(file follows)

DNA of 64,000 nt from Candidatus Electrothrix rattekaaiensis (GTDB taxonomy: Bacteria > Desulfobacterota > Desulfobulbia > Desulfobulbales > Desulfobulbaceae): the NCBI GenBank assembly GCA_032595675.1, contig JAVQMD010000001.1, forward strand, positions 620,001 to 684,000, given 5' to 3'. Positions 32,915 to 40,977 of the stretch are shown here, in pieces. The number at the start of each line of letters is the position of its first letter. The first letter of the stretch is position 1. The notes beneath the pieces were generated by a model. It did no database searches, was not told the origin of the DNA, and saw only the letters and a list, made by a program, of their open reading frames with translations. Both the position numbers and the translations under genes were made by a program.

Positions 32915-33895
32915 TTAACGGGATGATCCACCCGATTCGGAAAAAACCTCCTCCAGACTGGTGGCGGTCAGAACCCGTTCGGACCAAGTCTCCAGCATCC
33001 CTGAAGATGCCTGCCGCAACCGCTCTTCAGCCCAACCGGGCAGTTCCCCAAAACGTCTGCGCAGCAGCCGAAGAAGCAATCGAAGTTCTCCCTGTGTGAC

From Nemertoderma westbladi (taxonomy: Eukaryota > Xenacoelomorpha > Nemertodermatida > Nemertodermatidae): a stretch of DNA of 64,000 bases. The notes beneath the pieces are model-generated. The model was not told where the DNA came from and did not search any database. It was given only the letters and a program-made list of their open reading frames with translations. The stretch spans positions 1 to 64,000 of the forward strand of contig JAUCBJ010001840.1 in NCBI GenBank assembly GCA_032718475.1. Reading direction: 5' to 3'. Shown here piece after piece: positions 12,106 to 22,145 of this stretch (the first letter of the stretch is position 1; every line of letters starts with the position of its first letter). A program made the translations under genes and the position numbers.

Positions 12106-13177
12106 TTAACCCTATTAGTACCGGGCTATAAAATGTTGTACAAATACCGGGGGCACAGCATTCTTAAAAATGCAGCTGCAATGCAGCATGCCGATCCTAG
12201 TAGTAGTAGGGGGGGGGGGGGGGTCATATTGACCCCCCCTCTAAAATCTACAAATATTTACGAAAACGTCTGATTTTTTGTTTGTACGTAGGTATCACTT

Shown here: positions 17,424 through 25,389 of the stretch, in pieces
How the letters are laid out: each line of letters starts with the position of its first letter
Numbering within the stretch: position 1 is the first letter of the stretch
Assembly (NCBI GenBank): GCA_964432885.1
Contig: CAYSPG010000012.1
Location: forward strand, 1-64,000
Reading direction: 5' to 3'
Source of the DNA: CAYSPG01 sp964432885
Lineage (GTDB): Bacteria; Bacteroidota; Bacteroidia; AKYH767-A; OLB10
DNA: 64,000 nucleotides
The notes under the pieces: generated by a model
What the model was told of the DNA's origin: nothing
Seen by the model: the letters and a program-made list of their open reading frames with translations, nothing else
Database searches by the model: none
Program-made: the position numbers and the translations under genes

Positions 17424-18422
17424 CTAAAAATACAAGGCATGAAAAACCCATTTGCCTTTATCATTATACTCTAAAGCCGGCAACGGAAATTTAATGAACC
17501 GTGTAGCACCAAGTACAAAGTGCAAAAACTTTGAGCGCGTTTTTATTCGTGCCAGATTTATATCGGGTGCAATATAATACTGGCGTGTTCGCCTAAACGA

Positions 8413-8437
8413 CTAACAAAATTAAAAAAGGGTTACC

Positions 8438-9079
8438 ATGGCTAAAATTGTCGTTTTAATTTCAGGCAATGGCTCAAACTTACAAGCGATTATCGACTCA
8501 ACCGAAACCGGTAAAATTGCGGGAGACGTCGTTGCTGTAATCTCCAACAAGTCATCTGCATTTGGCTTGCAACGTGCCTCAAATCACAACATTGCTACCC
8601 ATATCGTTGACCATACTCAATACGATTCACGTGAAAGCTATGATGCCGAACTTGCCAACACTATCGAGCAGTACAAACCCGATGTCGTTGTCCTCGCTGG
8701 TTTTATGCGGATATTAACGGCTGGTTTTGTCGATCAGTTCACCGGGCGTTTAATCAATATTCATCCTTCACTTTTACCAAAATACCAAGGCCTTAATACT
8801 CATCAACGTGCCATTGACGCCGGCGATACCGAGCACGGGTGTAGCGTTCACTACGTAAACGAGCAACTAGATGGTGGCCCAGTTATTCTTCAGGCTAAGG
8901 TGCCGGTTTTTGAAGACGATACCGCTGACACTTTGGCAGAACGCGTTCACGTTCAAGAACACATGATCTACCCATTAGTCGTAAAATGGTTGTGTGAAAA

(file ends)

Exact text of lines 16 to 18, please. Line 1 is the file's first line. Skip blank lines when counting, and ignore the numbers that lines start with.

Source of the DNA: CAYSPG01 sp964432885
Lineage (GTDB): Bacteria; Bacteroidota; Bacteroidia; AKYH767-A; OLB10
DNA: 64,000 nucleotides